Happy and Glorious – Long may she reign

Happy and Glorious – Long may she reign

the queen 1September 9th this year represents an extraordinary milestone in our island story. It is the day on which Elizabeth II becomes the longest-reigning monarch in British history, the day on which she breaks the record held for more than a century by her great-great-grandmother Queen Victoria.

the queen 2The official beginning of the reign of a British monarch is the moment of the death of the previous monarch (as long as clear succession is obvious and accepted). For every British monarchical changeover of the last two centuries, therefore, there have been two monarchs on a single day.

On June 20, 1837 when first William IV died, the monarchy immediately passed to Victoria who became Queen. The date is not taken from the ceremonial coronation of the monarch, which generally occurs quite some time later. Victoria, for example, was crowned at her coronation on June 28, 1838, just over a year after she became queen.

the queen 3Likewise, Queen Elizabeth II’s coronation took place almost 16 months after she had become queen.

Taking into account the leap years during the two reigns the Palace have concluded that it is actually the evening of September 9th 2015 when Elizabeth II will become the longest serving monarch.

Royal Duties

the queen 4After her marriage in 1947, Princess Elizabeth paid formal visits with The Duke of Edinburgh to France and Greece, and in autumn 1951 the y toured Canada.

She also visited Malta four times while Prince Philip was stationed there on naval duties, and enjoyed the life of a naval wife and young mother.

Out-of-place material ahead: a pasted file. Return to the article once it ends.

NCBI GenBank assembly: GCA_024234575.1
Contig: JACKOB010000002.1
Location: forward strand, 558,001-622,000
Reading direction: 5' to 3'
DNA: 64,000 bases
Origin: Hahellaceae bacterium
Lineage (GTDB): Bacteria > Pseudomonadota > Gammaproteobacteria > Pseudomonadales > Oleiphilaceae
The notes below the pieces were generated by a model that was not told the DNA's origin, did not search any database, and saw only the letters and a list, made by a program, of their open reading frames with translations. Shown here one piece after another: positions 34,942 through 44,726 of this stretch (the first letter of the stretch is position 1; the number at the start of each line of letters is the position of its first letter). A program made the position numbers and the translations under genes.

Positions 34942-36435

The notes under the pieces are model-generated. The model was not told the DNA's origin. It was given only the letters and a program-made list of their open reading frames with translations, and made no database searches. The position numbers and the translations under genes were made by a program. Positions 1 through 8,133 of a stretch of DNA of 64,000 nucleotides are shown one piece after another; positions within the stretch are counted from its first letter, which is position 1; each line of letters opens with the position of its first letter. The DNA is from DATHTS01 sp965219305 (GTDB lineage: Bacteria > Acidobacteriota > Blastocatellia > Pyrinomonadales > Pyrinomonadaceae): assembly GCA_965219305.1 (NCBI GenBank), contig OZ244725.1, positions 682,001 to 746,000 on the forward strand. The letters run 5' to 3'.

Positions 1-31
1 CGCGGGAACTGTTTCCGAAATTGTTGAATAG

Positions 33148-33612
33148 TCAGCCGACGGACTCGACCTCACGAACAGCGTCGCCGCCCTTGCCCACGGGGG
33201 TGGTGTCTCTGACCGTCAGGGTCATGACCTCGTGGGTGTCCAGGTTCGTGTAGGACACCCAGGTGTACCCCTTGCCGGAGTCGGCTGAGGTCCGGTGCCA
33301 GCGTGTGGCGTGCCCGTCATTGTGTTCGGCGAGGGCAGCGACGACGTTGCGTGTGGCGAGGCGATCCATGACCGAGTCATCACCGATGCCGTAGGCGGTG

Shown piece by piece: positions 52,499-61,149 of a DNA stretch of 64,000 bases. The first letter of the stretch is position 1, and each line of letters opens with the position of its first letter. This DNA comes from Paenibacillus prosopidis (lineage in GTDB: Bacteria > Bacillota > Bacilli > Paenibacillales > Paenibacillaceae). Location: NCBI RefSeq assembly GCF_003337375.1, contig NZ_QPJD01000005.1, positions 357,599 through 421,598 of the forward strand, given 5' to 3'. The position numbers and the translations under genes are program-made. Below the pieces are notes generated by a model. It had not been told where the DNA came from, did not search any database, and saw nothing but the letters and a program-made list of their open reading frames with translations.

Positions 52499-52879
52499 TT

This way of life was not to last long, as her father’s health was deteriorating. In 1952, King George VI’s illness forced him to abandon his proposed visit to Australia and New Zealand. The Princess, accompanied by Prince Philip, took his place.

On Wednesday, 6 February 1952, Princess Elizabeth received the news of her father’s death and her own accession to the throne, while staying in a remote part of Kenya.

the queen 5The tour had to be abandoned, and the young Princess flew back to Britain as Queen. She was greeted by Prime Minister Winston Churchill and other officials at the airport.

When the Queen acceded to the throne Elvis Presley was 17 and Nehru was forming his first government in India. In The Hague Israel was demanding reparations from Germany, and Anne Frank’s diary was published in England.

Sooty made his first television appearance, Churchill announced we had the atomic bomb and Alan Turing was convicted of gross indecency. The Mousetrap had its opening night in London’s west end and tea rationing ended: some things have changed out of all recognition and some remain the same.

During her reign Queen Elizabeth II has seen 12 different Prime Ministers: Winston Churchill (1951-55), Anthony Eden (1955-59), Harold Macmillan (1959-63), Alec Douglas-Home (1963-64), Harold Wilson (1964-70 & 1974-76), Edward Heath (1970-74), James Callaghan (1976-79), Margaret Thatcher (1979-90), John Major (1990-97), Tony Blair (1997-2007), Gordon Brown (2007-2010) and David Cameron (2010-present).

There have been 12 US Presidents during her reign: Harry Truman (1945-1953), Dwight Eisenhower (1953-61), John Kennedy (1961-63), Lyndon Johnson (1963-69), Richard Nixon (1969-74), Gerald Ford, (1974-77), James Carter (1977-81), Ronld Reagan (1981-89), George Bush (1989-93), William Clinton (1993-2001), George W Bush (2001-09), Barack Obama, (2009-present).

The queen 7Some other changes in the last 63 years that have affected us all in some way are:

The Race Relations Act, the de-criminalisation of homosexuality, Abolition of the death penalty, North Sea oil, Decimal currency, joining the EEC, colour TV, the World Wide Web, the first female Prime Minister, The Beatles, microwaves, Tupperware and olive oil for cooking not just for ear wax.

But all through these changes the Queen has remained unchanging, constant and devoted to her duty.